- Overview of Derivatives with R Tutorial
- How to Create Futures Continuous Series
- Exploring Crude Oil (CL) Future Data from Quandl in R
- R Visualization of Statistical Properties of Future Prices
- Comparing Futures vs Spot Prices for WTI Crude Oil
- Different Parties in the Futures Market
- Creating Term Structure of Futures Contracts Using R
- Contango and Backwardation
- Exploring Open Interest for Futures Contracts with R
- Review of Options Contracts
- Black Scholes Options Pricing Model in R
- Binomial Option Pricing Model in R
- Understanding Options Greeks
- Options Strategy: Create Bull Call Spread with R Language
- Options Strategy: Create Long Straddle with R Language

# Review of Options Contracts

Options are financial instruments that give the holders certain rights that they can exercise at the time of expiration. A call option gives its owner the right to purchase an underlying asset at a specified price and at a specific time. A put option gives its owner the right to sell the underlying asset at a specified price at a specific date.

Contrary to the futures contracts, the options contracts are based on rights and not on obligations. If the holder of an option contract chooses not to exercise the contract because there is no potential profit on this, the holder would only lose the option premium. This is not true for future contracts where the holders must liquidate the contract at expiration.

The concept of ** moneyness** is relevant in determining the value of an option at expiration. At the time of expiration, an option may be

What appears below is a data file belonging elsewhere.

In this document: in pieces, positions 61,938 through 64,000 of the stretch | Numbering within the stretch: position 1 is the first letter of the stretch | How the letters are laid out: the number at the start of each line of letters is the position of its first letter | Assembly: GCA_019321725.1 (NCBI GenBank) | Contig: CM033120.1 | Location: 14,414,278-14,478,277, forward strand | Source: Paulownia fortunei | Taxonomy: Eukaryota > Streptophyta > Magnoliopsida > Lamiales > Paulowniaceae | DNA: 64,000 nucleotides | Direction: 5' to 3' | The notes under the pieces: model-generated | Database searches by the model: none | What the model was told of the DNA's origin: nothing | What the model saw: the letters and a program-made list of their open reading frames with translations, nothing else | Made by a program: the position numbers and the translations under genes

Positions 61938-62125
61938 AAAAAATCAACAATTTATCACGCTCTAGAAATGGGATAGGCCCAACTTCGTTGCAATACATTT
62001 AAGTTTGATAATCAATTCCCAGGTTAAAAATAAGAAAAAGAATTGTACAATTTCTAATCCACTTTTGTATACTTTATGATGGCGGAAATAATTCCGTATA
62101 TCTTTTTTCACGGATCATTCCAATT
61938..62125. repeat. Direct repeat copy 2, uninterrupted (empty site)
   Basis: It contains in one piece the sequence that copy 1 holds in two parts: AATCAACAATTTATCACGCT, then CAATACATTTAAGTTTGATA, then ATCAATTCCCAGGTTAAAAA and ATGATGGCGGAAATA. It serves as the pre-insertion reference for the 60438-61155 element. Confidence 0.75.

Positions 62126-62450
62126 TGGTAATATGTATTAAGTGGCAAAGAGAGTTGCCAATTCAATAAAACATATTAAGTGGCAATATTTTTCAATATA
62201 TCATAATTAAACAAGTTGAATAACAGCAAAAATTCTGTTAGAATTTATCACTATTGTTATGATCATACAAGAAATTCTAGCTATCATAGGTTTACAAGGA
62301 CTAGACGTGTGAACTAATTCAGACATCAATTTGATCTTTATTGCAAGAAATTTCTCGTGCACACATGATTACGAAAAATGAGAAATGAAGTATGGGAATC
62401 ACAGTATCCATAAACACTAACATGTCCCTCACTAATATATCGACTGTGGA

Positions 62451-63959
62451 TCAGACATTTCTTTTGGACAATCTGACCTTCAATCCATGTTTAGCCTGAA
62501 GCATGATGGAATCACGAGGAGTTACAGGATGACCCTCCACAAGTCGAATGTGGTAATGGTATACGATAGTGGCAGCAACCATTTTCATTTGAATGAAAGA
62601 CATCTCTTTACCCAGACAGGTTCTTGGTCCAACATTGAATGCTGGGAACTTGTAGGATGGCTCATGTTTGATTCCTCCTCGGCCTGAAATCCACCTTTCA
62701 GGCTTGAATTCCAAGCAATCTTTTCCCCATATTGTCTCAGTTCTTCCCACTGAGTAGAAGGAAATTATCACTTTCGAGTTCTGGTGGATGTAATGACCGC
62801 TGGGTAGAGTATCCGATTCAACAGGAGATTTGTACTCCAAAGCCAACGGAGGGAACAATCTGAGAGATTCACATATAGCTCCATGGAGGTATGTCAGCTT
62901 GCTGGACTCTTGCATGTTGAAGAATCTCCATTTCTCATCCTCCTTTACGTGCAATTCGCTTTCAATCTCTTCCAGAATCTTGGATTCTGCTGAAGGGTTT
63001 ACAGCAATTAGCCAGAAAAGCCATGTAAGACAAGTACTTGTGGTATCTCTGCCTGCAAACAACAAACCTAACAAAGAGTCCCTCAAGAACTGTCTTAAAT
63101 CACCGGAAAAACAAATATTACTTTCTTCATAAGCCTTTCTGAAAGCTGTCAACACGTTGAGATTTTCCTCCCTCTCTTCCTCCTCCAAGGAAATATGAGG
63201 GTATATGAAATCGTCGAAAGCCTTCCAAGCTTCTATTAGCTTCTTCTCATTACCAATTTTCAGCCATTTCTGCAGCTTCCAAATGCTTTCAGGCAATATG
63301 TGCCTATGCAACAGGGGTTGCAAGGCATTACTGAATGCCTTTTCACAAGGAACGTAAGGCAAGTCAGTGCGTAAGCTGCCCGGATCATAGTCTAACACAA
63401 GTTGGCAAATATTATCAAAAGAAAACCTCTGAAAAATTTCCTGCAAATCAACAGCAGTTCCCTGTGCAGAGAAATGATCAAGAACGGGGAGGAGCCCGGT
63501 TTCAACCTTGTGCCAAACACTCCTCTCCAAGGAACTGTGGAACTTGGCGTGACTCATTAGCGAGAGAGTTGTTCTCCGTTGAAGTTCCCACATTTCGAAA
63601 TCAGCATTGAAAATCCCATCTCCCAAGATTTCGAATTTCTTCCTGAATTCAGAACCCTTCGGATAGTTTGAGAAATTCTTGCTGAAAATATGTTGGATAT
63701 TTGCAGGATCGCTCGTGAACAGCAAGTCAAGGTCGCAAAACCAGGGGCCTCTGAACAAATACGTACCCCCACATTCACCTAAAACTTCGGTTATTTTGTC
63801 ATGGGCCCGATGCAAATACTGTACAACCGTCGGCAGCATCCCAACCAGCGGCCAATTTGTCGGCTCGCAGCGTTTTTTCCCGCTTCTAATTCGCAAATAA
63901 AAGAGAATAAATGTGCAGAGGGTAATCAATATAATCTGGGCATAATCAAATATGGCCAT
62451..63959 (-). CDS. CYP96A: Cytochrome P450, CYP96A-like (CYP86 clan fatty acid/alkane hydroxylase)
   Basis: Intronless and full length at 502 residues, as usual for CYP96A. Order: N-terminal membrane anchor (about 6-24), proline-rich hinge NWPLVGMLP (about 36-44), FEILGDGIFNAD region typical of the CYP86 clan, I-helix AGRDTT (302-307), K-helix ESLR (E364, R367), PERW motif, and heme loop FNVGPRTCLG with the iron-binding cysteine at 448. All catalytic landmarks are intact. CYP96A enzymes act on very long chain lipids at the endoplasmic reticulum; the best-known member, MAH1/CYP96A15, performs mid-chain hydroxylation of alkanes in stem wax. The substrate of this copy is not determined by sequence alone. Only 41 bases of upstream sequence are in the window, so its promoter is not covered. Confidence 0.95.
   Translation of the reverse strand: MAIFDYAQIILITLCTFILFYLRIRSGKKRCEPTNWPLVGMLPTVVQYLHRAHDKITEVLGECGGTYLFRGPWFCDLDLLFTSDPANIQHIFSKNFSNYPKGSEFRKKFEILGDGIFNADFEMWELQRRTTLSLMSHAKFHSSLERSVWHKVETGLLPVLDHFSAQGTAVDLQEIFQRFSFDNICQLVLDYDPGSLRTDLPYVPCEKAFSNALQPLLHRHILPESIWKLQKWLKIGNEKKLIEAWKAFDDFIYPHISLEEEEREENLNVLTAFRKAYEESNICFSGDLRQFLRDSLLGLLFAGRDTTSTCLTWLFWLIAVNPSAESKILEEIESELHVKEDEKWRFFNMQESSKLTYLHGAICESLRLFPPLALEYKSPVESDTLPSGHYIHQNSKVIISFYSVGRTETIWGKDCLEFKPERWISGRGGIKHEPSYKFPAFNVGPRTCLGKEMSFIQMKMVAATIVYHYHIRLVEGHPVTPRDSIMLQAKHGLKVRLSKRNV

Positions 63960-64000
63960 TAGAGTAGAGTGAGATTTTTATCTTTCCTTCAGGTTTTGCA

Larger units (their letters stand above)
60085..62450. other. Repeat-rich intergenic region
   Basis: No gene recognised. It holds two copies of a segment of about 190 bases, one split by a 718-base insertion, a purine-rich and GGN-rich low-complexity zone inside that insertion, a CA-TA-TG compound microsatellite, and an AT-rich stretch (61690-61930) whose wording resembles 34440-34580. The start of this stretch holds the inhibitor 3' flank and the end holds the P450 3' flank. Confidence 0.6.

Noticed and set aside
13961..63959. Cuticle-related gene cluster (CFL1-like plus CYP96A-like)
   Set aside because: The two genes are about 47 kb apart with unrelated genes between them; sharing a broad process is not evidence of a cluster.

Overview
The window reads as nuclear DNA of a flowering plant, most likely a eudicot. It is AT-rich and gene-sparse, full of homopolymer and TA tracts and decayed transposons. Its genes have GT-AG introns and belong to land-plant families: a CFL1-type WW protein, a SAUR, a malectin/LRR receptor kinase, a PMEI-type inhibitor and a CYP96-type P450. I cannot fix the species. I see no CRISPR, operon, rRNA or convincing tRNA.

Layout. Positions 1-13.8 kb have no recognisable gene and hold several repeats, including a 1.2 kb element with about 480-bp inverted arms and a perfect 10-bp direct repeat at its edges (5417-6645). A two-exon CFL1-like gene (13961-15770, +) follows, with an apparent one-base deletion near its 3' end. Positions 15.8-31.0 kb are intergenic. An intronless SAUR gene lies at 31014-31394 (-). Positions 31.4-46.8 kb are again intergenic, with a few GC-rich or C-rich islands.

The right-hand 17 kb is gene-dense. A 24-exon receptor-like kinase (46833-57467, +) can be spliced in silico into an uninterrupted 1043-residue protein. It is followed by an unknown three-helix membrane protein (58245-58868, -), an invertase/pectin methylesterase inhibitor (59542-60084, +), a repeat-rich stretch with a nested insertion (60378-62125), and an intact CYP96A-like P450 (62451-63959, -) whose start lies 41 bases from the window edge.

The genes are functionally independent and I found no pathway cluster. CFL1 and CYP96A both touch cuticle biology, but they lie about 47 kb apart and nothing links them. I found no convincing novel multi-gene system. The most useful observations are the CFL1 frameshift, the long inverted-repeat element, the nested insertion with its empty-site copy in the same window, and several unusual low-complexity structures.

**in-the-money**,

**out-of-the-money**or

**at-the-money**. A call option is

**in-the-money**when the stock price is higher than the exercise price of the option. Inversely, a call option at expiration is said to be

**out-of-the-money**if the exercise price is greater than the stock price.

At expiration time, a put option is **in-the-money** if the exercise price is greater than the stock price, and is **out-of-the money** if the exercise price is lower than the stock price, because selling the underlying at expiration is not profitable based on the exercise price, as the market price is higher.

Regarding the possibility of exercising the right of the option contract at any moment or at expiration, options can be classified into European and American options. The key difference between them is only about the exercise privileges associated with the options. An American option can be exercised at any time, while a European option can be exercised only at expiration. At expiration, both European and American options have exactly the same exercise rights and therefore have identical values.

You can learn more about the basics of options here.

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